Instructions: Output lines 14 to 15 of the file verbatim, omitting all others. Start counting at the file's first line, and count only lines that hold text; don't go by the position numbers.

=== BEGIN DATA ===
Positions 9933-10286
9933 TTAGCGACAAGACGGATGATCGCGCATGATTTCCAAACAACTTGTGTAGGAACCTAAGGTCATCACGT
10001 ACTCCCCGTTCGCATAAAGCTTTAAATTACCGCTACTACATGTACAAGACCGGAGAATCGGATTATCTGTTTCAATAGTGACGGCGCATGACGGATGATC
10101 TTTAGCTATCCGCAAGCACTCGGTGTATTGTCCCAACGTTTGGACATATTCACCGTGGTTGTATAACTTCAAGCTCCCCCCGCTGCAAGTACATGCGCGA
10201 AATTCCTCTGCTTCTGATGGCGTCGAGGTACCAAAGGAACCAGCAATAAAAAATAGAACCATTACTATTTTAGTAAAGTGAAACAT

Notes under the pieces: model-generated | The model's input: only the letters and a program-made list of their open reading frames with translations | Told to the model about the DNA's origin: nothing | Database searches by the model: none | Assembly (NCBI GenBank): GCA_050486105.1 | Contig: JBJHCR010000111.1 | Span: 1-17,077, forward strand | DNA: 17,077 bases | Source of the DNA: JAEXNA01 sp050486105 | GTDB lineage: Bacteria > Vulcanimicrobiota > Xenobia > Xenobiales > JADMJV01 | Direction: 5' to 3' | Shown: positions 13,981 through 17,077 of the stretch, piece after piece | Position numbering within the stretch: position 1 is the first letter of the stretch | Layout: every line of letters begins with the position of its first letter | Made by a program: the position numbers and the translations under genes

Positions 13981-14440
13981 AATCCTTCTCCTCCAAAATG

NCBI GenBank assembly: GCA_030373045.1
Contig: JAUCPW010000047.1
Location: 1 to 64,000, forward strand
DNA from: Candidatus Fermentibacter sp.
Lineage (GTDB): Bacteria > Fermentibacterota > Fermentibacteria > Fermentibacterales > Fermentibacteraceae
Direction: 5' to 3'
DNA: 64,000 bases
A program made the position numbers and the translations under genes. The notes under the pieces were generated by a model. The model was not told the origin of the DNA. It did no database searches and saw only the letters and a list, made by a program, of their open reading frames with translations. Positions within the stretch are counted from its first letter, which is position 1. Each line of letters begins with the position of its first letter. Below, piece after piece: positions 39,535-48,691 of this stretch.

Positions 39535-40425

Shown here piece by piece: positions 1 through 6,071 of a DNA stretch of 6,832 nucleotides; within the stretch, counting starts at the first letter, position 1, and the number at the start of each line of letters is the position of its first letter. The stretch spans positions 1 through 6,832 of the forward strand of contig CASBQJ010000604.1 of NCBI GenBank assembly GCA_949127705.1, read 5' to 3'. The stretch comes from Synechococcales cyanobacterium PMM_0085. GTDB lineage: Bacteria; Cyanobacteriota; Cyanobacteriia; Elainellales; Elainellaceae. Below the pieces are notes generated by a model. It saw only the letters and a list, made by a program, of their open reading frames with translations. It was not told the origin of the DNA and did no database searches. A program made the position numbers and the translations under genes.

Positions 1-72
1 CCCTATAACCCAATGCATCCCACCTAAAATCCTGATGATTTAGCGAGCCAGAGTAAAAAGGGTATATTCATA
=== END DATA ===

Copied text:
Direction: 5' to 3'
DNA: 64,000 bases